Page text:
Economic growth in developing Asia was expected to slow to its lowest rate in more than a decade due to the global economic crisis, the Asian Development Bank (ADB) said on Tuesday. It predicted India's economic growth would be five percent in 2009.The Asian Development Outlook, the annual report of the Manila-based ADB, forecasts economic growth in Asia to slide to 3.4 percent, down from 6.3 percent last year and 9.5 percent in 2007.
The report said that India's economic growth will ease to 5 percent in 2009 from 7.1 percent in 2008, but was expected to recover in 2010 as the global economy recovers. The report also said China's economic growth was expected to slow to 7 percent in 2009, but the quick response of Beijing to minimise the impact of the crisis could result in 8 percent growth in 2010.
The report said that if the global economy experiences a mild recovery next year, the economic growth for the region could expand 6 percent in 2010. "With the slow growth, more than 60 million in 2009 and close to 100 million in 2010 will remain trapped in poverty - living on less than $1.25 a day - than would have been if growth had continued at its earlier pace," the report said.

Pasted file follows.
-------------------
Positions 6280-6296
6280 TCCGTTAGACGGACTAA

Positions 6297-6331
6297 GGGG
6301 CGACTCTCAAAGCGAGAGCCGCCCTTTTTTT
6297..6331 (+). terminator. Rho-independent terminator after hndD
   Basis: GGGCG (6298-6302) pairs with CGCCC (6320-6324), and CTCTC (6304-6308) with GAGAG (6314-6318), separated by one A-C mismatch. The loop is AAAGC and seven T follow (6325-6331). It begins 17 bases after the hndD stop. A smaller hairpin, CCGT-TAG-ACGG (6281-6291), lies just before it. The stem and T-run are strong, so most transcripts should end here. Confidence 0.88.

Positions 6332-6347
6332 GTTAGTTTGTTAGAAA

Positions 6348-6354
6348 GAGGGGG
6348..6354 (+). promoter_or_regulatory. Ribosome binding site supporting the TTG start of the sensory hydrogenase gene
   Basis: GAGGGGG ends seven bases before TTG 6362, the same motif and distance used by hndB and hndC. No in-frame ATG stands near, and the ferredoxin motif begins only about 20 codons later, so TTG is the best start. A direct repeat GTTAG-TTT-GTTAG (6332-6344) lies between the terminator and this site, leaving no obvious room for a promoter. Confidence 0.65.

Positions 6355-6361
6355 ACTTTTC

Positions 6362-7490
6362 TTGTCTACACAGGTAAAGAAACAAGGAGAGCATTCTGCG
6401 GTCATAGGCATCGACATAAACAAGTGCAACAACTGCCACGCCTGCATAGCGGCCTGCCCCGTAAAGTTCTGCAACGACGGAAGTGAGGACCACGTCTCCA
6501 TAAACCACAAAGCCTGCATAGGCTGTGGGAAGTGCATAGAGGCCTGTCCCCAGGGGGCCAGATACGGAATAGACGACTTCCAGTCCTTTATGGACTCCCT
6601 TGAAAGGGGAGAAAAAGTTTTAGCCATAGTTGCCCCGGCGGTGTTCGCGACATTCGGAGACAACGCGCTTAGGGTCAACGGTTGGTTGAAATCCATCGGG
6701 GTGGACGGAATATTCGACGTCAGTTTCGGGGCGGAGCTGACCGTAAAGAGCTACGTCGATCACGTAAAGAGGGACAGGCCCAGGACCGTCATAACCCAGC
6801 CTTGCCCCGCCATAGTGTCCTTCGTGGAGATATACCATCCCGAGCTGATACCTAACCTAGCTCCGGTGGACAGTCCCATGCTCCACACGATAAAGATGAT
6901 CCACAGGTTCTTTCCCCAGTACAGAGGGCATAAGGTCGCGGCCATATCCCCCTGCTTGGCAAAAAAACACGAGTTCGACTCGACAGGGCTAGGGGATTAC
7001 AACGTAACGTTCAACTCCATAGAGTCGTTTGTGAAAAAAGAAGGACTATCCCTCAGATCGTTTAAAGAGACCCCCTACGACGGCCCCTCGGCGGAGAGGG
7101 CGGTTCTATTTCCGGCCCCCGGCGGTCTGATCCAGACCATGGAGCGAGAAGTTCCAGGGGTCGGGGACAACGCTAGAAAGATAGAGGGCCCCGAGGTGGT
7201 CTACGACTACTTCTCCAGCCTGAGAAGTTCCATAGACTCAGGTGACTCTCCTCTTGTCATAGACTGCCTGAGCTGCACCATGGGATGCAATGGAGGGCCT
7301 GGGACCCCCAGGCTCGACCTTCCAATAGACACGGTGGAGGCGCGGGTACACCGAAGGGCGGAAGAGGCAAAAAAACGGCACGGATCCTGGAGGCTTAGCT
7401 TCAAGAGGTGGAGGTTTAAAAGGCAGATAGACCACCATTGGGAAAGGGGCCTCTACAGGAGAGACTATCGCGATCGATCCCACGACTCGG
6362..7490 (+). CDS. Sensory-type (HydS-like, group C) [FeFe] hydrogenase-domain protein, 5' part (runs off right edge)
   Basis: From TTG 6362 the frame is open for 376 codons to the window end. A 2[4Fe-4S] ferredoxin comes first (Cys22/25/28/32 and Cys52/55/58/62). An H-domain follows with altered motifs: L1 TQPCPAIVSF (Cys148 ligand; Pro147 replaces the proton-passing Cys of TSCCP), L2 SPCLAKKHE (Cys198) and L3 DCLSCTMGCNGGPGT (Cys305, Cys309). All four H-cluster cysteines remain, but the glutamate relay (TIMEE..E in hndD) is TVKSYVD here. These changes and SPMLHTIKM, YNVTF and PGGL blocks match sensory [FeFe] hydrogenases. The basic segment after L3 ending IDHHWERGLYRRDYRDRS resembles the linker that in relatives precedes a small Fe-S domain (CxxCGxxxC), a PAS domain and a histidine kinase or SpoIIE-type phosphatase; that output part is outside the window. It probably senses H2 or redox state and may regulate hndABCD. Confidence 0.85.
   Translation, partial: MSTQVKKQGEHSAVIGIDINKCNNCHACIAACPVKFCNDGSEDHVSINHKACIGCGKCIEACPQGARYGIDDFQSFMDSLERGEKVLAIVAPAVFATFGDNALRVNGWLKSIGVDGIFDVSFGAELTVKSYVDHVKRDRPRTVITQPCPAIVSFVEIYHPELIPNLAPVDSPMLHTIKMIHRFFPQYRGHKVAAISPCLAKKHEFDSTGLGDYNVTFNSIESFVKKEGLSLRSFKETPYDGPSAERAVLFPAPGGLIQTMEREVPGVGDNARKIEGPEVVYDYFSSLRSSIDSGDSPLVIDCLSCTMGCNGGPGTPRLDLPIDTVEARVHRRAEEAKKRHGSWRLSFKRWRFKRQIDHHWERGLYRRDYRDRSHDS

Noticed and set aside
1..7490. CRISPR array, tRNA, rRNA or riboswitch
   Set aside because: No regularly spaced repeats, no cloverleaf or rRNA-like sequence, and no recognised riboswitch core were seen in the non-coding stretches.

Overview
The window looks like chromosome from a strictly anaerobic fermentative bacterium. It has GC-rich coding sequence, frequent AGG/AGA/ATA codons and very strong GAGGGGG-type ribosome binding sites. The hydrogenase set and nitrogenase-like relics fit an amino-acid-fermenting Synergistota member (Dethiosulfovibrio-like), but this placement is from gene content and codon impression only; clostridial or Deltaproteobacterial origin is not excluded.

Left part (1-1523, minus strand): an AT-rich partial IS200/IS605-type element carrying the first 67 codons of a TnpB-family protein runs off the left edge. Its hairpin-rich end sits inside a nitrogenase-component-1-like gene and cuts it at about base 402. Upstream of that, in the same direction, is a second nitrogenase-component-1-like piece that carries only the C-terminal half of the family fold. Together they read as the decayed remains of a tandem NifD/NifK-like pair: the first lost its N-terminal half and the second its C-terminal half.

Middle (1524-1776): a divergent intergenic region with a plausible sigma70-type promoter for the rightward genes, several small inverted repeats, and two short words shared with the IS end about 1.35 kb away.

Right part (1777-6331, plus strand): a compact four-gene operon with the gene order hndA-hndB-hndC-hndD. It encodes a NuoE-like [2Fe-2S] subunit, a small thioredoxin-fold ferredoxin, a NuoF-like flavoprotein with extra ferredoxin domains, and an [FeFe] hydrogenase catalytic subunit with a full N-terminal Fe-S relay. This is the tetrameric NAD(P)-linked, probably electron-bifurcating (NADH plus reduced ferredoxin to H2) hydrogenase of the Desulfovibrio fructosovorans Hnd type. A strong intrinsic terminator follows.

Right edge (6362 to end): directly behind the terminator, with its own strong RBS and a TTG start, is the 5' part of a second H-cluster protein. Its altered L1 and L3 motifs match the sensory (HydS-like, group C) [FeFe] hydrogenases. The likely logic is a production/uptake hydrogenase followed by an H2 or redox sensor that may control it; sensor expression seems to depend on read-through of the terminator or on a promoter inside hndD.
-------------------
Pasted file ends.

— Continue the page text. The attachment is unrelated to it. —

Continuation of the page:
But the ADB report noted that Asian economies were in much better position to cope up with the adverse impact of the crisis than they were during the Asian financial crisis in 1997-98, when economic growth averaged 0.2 percent. "Many Asian governments have already responded quickly to the crisis with appropriate financial, monetary and fiscal policies and so far the impact on financial stability has been limited," it said.
The ADB said the current crisis underlined the risks of growth that is excessively dependent on export-driven expansion."Developing Asia should rebalance growth to endure the global crisis and boost its resilience to large external shocks in the long run," it said.